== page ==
Figure 2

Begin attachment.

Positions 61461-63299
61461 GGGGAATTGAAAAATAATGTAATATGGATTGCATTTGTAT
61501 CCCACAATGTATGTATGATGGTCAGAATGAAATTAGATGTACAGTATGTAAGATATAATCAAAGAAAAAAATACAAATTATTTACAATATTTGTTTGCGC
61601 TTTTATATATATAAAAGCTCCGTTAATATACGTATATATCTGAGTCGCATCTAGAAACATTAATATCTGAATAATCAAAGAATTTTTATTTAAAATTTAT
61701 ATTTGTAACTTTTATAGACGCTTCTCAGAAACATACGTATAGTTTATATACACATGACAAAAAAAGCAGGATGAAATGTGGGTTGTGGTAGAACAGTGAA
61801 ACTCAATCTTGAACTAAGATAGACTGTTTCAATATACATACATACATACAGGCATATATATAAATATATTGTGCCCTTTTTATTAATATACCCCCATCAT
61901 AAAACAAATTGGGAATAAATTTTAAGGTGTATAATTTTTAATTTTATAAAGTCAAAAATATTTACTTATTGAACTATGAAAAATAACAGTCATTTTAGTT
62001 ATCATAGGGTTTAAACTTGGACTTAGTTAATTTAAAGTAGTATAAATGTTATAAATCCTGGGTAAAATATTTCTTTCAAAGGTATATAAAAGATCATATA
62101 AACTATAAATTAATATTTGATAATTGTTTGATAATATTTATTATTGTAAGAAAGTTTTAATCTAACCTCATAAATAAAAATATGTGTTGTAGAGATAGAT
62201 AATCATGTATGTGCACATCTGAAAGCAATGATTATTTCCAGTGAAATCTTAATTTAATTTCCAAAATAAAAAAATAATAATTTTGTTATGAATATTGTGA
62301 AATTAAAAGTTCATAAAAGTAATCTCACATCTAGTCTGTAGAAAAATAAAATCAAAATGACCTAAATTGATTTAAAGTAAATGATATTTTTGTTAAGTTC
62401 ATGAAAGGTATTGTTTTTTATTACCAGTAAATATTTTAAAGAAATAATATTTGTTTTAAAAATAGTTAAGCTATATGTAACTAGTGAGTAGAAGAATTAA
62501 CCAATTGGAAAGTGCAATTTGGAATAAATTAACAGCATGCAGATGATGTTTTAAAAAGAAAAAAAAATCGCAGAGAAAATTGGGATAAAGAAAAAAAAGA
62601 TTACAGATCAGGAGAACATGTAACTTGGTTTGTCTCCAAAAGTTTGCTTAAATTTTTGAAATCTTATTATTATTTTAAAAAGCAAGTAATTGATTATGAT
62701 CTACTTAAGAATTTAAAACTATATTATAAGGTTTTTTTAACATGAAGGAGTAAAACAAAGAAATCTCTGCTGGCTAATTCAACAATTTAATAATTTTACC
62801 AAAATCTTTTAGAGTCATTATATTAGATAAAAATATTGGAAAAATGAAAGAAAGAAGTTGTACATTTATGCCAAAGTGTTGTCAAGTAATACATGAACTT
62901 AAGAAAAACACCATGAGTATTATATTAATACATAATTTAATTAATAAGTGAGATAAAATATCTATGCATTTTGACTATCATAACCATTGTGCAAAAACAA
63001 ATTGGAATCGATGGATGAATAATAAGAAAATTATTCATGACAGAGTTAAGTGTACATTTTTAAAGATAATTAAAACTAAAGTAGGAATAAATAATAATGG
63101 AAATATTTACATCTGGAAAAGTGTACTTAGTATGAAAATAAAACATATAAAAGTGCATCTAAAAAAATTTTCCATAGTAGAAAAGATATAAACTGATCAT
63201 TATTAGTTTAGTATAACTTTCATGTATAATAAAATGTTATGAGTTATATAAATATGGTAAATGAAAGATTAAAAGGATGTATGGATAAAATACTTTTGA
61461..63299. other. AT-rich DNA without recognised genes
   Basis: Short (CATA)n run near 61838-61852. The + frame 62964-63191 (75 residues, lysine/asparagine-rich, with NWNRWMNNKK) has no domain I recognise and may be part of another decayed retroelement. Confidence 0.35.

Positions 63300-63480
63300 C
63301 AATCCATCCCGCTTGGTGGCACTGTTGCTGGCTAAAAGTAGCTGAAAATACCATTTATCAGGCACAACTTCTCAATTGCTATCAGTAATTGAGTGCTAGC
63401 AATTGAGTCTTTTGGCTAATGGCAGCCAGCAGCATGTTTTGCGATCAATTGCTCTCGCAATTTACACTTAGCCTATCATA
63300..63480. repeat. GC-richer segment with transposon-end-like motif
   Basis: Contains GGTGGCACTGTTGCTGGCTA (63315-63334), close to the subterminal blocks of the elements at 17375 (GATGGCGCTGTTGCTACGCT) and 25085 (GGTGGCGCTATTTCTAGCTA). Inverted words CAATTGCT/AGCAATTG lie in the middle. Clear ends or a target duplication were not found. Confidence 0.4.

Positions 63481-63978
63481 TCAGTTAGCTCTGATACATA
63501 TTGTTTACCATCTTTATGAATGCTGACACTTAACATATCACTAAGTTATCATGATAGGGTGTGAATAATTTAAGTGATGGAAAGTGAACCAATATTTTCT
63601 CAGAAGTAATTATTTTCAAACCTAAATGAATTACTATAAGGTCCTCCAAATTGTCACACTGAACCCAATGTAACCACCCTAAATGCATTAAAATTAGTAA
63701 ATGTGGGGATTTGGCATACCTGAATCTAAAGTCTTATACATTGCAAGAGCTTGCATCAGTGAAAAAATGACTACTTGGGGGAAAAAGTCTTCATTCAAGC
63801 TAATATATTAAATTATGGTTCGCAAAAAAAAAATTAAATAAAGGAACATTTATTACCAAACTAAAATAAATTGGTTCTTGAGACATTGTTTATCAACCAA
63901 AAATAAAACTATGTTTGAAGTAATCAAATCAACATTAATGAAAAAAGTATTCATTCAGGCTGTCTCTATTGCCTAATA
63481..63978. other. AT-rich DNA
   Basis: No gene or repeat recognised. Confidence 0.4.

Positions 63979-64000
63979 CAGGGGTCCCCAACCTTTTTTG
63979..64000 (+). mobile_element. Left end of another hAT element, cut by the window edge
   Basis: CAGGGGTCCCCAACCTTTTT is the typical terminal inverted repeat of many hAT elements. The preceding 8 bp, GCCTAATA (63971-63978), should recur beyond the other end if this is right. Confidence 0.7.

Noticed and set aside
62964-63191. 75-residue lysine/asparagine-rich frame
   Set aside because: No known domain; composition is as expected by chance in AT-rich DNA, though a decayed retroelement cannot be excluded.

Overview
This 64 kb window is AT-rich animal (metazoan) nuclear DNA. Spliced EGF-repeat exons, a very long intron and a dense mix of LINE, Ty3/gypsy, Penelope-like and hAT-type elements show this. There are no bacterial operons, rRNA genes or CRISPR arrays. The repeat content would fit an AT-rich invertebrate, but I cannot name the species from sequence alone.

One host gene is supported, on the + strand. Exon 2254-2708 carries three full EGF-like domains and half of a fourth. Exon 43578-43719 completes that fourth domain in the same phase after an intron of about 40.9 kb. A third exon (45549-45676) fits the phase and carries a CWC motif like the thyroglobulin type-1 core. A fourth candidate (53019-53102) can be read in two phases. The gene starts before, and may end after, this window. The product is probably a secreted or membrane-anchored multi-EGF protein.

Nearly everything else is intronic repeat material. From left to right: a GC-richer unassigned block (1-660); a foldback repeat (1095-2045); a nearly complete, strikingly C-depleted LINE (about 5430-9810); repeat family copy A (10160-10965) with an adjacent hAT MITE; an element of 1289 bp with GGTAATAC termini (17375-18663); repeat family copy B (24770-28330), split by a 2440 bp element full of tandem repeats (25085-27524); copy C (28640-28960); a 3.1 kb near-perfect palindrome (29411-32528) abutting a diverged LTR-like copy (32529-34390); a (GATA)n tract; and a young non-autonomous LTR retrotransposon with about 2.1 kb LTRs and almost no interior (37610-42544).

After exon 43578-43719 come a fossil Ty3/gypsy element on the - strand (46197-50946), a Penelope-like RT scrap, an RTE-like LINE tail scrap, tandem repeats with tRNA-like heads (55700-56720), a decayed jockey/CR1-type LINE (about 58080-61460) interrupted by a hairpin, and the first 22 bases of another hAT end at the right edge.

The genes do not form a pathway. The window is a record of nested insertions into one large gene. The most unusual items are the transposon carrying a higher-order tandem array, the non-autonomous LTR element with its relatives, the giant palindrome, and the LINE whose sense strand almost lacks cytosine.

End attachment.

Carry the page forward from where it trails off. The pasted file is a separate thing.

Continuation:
Figure 2